PHP Classes and Objects Autoloading Class Files upon Object Instantiation - Web Development and Design | Tutorial for Java, PHP, HTML, Javascript PHP Classes and Objects Autoloading Class Files upon Object Instantiation - Web Development and Design | Tutorial for Java, PHP, HTML, Javascript

Breaking

Post Top Ad

Post Top Ad

Monday, May 27, 2019

PHP Classes and Objects Autoloading Class Files upon Object Instantiation

PHP Classes and Objects




Autoloading Class Files upon Object Instantiation

Problem

You don’t want to include all your class definitions within every page. Instead, you want to dynamically load only the ones necessary in that page.


Solution

Use the __autoload() magic method:

         function __autoload($class_name) {
                include "$class_name.php";
         }

         $person = new Person;


Discussion

When you normally attempt to instantiate a class that’s not defined, PHP dies with a fatal error because it can’t locate what you’re looking for. Therefore, it’s typical to load in all the potential classes for a page, regardless of whether they’re actually invoked.

This has the side effect of increasing processing time, because PHP must parse every class, even the unused ones. One solution is to load missing code on the fly using the __autoload() method, which is invoked when you instantiate undefined classes.


For example, here’s how you include all the classes used by your script:

         function __autoload($class_name) {
                include "$class_name.php";
         }

         $person = new Person;


The __autoload() function receives the class name as its single parameter. This example appends a .php extension to that name and tries to include a file based on $class_name. So when you instantiate a new Person, it looks for Person.php in your include_path.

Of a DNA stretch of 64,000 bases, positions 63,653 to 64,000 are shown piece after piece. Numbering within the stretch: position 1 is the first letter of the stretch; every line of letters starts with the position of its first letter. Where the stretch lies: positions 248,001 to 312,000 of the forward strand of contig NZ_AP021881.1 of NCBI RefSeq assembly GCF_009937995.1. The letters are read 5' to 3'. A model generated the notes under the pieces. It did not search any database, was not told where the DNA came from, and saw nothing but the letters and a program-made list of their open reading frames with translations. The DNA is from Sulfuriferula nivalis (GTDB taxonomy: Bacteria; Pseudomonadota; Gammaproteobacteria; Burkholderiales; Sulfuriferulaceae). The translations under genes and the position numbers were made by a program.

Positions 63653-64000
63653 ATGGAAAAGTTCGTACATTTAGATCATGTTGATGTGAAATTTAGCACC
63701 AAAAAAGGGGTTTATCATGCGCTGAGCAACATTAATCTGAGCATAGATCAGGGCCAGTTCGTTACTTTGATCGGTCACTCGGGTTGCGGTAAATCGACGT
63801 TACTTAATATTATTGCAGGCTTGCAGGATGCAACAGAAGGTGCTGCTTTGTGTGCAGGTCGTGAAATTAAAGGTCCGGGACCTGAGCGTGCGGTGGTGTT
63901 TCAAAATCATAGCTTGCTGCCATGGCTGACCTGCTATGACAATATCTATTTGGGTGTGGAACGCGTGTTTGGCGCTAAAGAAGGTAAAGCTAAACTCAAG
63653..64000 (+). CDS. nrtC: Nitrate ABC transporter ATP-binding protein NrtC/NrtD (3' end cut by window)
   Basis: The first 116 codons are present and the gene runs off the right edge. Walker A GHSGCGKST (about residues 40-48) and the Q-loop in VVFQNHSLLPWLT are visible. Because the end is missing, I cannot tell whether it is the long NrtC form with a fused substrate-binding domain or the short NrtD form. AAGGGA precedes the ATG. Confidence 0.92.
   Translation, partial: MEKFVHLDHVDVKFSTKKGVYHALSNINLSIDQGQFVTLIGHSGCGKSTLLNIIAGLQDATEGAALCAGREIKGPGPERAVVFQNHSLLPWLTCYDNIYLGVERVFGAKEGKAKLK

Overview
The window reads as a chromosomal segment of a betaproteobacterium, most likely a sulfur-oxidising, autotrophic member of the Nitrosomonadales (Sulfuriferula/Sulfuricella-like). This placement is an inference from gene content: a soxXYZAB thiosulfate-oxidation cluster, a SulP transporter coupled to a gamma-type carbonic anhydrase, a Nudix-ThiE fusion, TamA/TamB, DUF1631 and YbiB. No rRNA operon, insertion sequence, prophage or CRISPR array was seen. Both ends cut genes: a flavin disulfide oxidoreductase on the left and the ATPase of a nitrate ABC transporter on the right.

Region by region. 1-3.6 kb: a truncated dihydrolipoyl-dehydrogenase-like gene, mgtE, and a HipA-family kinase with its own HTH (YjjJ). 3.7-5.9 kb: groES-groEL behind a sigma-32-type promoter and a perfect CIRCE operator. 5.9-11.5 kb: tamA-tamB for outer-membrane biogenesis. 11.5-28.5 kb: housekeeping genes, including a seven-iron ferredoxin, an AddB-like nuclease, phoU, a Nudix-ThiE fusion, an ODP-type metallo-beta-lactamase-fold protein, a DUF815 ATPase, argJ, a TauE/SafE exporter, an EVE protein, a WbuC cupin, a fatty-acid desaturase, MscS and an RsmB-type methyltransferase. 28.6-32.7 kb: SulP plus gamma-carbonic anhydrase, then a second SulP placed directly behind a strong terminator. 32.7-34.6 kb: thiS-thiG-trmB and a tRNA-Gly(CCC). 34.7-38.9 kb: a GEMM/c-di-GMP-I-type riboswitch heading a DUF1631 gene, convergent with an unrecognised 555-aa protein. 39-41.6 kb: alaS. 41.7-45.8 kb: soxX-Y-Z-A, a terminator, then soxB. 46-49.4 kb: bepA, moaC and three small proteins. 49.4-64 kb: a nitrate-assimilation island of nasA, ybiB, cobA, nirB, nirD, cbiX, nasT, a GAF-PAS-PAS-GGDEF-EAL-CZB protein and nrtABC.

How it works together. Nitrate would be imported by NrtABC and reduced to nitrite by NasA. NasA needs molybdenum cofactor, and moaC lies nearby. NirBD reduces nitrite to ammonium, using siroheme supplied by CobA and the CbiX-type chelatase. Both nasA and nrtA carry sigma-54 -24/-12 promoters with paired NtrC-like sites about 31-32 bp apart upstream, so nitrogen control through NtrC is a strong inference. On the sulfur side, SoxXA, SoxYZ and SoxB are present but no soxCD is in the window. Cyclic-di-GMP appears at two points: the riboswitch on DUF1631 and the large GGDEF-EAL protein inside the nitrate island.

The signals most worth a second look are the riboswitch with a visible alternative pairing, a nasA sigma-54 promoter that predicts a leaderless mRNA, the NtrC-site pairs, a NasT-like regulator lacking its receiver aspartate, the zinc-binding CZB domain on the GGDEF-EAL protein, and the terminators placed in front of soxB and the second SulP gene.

When __autoload() fails to successfully load a class definition for the object you’re trying to instantiate, PHP fails with a fatal error, just as it does when it can’t find a class definition without autoload.


If you adopt the PSR-0 naming convention, use the code at GitHub.


Then you can do the following:

         use Mysite\Person;
         $person = new Person;


If the class isn’t defined, Person gets passed to __autoload(). The function pulls in the file based on the namespace and classname.

Though using __autoload() slightly increases processing time during the addition of a class, it is called only once per class. Multiple instances of the same class does not result in multiple calls to __autoload().


Before deploying __autoload(), be sure to benchmark that the overhead of opening, reading, and closing the multiple files necessary isn’t actually more of a performance penalty than the additional parsing time of the unused classes.

In particular if you’re using an opcode cache, such as OPcache, using __autoload() and

include_once can hurt performance. For best results, you should include all your files at the top of the script and make sure you don’t reinclude a file twice.





No comments:

Post a Comment

Post Top Ad